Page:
Photo: Panel discussion. From left to right: Dr. Robert Buchkowski, Dr. Derek Tittensor, Dr. Amy Mui, and Dr. Alana Westwood.

The best practices developed by workshop participants will be shared as part of the Atlantic Canada Species At Risk Habitat Modelling Community of Practice. This group is compiling best practices and resources for habitat modelling in the region. The workshops’ findings will be posted on the Community of Practice’s page and the conclusions from the working group on the FAQ page. Subscribe to the AC CDC’s Community of Practice email list to stay informed about continued efforts to develop resources for those embarking on the creation and use of species distribution models.

Workshop summary prepared by Geneva Bahen.

Cape Breton “Green hydrogen” project goes to environmental assessment – Dr. Alana Westwood identifies an opportunity for change

On January 6, 2023, Dr. Alana Westwood was featured on a CBC segment, Information Morning – Cape Breton hosted by Steve Sutherland. During her interview, Dr. Westwood was asked about environmental assessment (EA), specifically in relation to the “Green hydrogen” project by EverWind Fuels to develop a hydrogen and ammonia production facility in Point Tupper.

In addition to describing how EA typically works and some of the issues with the current process, Dr. Westwood identified the project as one of the first of its kind in Nova Scotia and claimed/stated that “there is an opportunity here to come up with a set of requirements for the EA that could set a new precedent for doing things a little better.” Listen to the full-length segment


Congratulations are in order! Samantha Chu has completed her Honour’s undergraduate degree in Management with a major in Sustainability and Manjulika Robertson has completed her Master of Environment Studies at the School for Resource and Environment Studies. 

Manjulika Robertson and Samantha Chu worked closely together over the past year to develop each of their theses using the same dataset collected via survey to study the prevalence and impacts of interference in environmental studies and sciences research across Canada.  

Manjulika Robertson’s thesis focused on naming and documenting the phenomenon of interference in science and its impact for researchers of different sectors, locations, research areas, and career stage. In Samantha Chu’s thesis, she conducted a deep dive into the survey respondents’ personal identity factors to assess the role that identity demographics play in influencing a researcher’s perception of their experience with interference in science. Both theses are available now on DalSpace.  

Manjulika Robertson will be staying on with the Westwood Lab as a full-time research associate for 2022-23. Samantha Chu has accepted a contract research assistant position with the Clean Foundation, where she primarily works with Nova Scotia Environment and Climate Change on their adaptation team.  


Robertson, M. E. (2022, August 29). Investigating interference in the environmental sciences and studies in Canada: Defining the phenomenon and measuring its prevalence and impacts. [Faculty of Graduate Studies Online Theses, Dalhousie University]. Dal Space. http://hdl.handle.net/10222/81905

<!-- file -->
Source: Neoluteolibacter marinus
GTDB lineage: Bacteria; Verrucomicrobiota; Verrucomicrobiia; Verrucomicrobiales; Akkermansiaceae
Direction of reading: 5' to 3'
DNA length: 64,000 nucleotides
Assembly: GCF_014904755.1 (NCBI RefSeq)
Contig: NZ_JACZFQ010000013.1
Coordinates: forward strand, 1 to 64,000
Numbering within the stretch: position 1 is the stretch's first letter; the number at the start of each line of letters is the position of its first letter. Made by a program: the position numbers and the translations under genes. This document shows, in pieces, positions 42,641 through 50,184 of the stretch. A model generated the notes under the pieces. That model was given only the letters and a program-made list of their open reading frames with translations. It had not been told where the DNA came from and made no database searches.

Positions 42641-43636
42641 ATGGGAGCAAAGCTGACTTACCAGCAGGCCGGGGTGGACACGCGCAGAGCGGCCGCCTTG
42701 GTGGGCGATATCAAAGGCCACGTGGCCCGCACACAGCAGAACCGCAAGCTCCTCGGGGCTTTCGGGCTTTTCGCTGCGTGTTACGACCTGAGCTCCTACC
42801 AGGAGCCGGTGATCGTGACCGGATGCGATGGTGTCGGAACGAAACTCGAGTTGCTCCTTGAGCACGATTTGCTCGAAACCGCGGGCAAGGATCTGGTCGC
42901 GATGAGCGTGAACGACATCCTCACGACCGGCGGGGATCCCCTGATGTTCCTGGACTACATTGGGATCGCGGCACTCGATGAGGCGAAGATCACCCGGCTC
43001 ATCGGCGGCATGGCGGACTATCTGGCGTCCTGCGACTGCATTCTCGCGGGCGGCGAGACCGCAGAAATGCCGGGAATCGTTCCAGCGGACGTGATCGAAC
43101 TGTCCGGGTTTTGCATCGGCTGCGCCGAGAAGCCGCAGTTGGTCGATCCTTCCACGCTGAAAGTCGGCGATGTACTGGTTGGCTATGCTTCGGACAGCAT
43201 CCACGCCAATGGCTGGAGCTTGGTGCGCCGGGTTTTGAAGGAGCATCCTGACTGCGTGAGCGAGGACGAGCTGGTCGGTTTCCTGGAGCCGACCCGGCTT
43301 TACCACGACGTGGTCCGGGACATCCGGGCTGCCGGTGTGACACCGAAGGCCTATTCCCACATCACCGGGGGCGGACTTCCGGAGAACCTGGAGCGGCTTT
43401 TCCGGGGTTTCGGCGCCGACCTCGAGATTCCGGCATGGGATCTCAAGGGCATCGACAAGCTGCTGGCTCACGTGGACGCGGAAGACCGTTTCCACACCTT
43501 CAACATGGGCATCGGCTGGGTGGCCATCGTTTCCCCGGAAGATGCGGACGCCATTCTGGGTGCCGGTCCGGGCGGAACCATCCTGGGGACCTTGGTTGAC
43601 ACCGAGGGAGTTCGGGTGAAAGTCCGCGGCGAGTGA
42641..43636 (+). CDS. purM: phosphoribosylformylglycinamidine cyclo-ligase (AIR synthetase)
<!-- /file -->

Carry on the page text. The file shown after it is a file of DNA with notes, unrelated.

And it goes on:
Chu, S. (2022, April 22). Interference in Environmental Studies and Sciences: Understanding how Identity Factors Influence Experienced Interference. [College of Sustainability Undergraduate Honours Theses, Dalhousie University]. Dal Space. http://hdl.handle.net/10222/81591 


Dr. Alana Westwood will be principal investigator on two innovative projects that will generate new, collaborative, and evidence-based knowledge in the sectors of forestry and impact assessment.

The first, the SSHRC-funded three-year project What constitutes effective knowledge exchange at the environmental science-policy interface? will continue previous research done by the lab and partners on knowledge exchange in forestry to help overcome the knowledge-implementation gap (read more in this Dal News article).

The application was supported by current lab member and MES student Manjulika Robertson. She will continue with the lab on this project, leading a communications experiment to provide insight on the effectiveness of different ‘one-way’ knowledge exchange methods as well as examine how leaders in science move knowledge across the science-policy divide.

The second is the IAAC-funded project Queers, closets, and man camps which will set a foundation to understand if and how the views of 2SLGBTQQIA+ people are being considered in IA processes under the 2019 Impact Assessment Act (IAA). This is the first known inquiry into the impact of major infrastructure and natural resource development projects (MINRDP) on 2SLGBTQQIA+ communities in Canada. The application was supported by current lab research assistants Ali MacKellar and Kimberly Klenk, and Ali will conduct this research during their MES at Dalhousie University starting this fall.

Both projects create new or continue existing partnerships with academia (Dalhousie University, Carleton University, University of Alberta, University of New Brunswick, and University of Regina), government (the Canadian Wildlife Service – Environment and Climate Change Canada, Natural Resources Canada, and the Treasury Board of Canada Secretariat) and non-profit organizations (Mitacs and Evidence for Democracy).